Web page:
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The Marlins have a young and talented big league roster that includes Giancarlo Stanton, Christian Yelich, Jose Fernandez, and Marcell Ozuna. But at this point, the farm system is a dog. With most of the high-end specs graduated or traded away, there are just not many left to get excited about here, and none that fall in the elite tier. There are some good prospects, but they mostly check in as long-shots thanks to distant ETAs. Compounding the issue for fantasy is the fact that Crayola Canyon will be the final destination for the hitters if they stay within this organization. But hey, I’m not here to crap on the Marlins. I’m here to talk prospects. So while Miami will be at the bottom of most prospect power rankings this preseason, I still managed to scrape together fifteen names I think we should know.

Please, blog, may I have some more?

Two years ago I was invited to take over an abandoned roster in a 30-team dynasty league. It looked like what I imagine most abandoned dynasty teams look like – a couple of good players with good contracts, a couple of decent players with bad contracts, and a bunch of horses***. Each roster is capped at 75 players, so there are over 2,200 players owned. There are probably readers out there who scoff at that kind of depth, but for me it was by far the deepest fantasy league I’d ever been in. The biggest problem with righting the ship was the state of the farm. It was just a handful of non-prospects. The previous owner didn’t use all of their available roster slots, so there was no new blood coming in via minor league signing bonuses, etc. Additionally, all of the supplemental draft picks in the prior year were traded in acquiring a “bad” major league contract. I don’t write these details to crap on the previous owner – I don’t even know them and I’m sure they’re a cool person – but rather to illustrate the state of the team and to relate to some of my readers who also find themselves trying to revive a dead roster. So how did I tackle this particular rebuild?

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Oakland’s pitching-friendly park might ding the overall upside of its hitting prospects, but on the flip side the pitching gets a slight boost. The Athletics have a balanced farm with solid prospects both in the box and on the mound. What this organization lacks in blue chip prospects, it makes up for with depth and a slew of players on the verge of joining the show. At the 2015 trade deadline, the A’s turned Scott Kazmir, Ben Zobrist, and Tyler Clippard into three of the prospects listed below. Billy Burns emerged as a table-setter, while fellow graduate Mark Canha was third on the team in both homers and runs batted in. Oakland will pick sixth overall in the 2016 draft.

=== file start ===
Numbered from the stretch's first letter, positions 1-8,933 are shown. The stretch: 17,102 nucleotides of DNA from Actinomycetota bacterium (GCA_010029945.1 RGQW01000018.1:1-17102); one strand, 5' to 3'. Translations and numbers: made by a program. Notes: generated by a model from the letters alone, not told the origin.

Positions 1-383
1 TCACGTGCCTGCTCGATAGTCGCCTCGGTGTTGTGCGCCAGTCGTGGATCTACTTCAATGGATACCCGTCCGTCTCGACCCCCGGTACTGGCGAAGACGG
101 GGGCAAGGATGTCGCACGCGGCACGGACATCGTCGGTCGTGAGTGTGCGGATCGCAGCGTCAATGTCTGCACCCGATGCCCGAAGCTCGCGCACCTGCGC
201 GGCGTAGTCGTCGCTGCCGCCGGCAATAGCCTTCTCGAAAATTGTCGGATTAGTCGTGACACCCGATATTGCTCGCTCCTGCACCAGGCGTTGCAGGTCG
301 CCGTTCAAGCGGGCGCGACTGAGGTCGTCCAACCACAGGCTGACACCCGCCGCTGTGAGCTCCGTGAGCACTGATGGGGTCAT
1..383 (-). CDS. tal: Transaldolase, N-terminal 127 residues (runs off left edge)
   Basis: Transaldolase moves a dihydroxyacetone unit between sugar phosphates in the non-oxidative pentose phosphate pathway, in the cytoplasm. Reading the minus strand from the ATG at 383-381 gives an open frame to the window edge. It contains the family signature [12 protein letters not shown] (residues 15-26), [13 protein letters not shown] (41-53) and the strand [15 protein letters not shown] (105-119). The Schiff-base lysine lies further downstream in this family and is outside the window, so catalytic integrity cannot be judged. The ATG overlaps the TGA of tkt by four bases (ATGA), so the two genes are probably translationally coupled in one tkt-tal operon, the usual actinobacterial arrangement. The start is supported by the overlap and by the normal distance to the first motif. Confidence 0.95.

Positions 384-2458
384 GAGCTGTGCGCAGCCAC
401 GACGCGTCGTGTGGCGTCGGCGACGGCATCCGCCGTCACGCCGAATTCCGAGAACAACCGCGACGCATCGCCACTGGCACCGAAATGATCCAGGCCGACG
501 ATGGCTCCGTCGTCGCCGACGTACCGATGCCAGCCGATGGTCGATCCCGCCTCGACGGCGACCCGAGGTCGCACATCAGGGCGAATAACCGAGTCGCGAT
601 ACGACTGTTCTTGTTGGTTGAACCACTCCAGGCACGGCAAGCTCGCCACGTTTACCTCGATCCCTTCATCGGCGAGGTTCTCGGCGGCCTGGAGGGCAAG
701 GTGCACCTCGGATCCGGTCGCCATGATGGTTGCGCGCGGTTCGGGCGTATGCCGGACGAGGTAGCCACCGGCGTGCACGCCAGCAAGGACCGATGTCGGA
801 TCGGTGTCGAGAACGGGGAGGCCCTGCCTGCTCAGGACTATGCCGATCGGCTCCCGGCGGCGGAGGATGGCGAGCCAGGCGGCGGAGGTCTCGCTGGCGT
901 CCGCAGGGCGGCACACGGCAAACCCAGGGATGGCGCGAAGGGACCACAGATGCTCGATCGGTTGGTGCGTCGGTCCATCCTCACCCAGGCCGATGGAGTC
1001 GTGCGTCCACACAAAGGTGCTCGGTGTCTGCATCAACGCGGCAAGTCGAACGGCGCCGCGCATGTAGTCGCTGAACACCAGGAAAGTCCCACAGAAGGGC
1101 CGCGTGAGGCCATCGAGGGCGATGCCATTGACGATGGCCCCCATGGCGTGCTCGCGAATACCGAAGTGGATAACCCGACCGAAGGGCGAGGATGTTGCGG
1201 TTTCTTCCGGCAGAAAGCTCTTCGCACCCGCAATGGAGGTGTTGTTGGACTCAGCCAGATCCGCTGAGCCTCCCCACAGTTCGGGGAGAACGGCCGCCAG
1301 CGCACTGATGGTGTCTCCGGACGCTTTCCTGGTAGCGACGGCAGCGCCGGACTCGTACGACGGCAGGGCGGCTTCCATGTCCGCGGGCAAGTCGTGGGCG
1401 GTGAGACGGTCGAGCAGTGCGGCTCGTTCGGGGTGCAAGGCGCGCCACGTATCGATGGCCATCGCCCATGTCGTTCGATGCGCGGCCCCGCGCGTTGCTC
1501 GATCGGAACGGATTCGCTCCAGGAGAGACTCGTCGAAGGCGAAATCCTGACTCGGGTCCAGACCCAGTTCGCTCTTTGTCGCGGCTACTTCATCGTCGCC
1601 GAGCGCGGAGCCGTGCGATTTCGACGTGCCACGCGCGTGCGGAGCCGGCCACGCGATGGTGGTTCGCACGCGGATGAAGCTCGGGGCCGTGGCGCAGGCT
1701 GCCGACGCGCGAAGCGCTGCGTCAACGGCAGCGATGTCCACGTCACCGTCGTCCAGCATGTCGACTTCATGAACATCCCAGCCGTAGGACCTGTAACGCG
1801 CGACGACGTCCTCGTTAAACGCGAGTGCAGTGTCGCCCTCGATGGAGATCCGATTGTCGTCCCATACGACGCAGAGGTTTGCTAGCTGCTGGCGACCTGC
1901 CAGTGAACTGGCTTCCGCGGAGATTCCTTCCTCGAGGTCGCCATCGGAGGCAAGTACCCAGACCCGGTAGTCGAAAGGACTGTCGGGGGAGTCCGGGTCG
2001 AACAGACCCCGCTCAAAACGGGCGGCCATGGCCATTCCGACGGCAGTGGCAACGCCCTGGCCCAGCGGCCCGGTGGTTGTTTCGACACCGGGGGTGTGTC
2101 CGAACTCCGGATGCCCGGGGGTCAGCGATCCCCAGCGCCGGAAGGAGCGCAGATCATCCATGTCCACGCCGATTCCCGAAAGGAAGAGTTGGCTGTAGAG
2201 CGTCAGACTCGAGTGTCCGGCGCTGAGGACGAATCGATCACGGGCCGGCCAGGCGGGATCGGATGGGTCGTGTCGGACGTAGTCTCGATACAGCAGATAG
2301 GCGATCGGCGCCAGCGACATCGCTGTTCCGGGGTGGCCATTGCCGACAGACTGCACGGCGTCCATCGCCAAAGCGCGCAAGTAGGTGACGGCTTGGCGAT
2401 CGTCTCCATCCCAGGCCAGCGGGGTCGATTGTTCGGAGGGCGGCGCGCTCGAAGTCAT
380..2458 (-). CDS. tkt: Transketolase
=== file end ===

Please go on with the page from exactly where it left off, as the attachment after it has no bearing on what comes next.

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The Brewers picked up three solid prospects in trades this past summer – acquiring Domingo Santana, Brett Phillips, and Zach Davies. Santana has already graduated and should be an interesting power upside play in 2016, while Davies should start the year in the rotation. Phillips migh have the most upside of any of them, but likely won’t reach the majors until 2017. After being one of the weaker systems entering the 2015 season, these trades and the 2015 draft have done a lot to bolster the farm. They’ll add another strong piece this summer with the fifth pick in the MLB draft.

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The Colorado farm is full of tasty fantasy prospects, with five names that could easily slot into a Top 50 overall. You’re going to have to tread carefully here with pitching prospects, but despite the unfriendly home territory there are still three arms that are worth looking into for dynasty leagues. On the hitting side, there’s a bunch of high-upside youngsters who may one day call the best hitter’s environment in baseball their home. While we didn’t see many graduations in 2015, we did get to watch Nolan Arenado evolve from a potential monster into an actual monster…so that was fun. After picking third overall in 2015 – and making good use of it with Brendan Rodgers – the Rockies will pick fourth overall in the 2016 draft. That should give them another blue chip prospect to add to their collection.

Please, blog, may I have some more?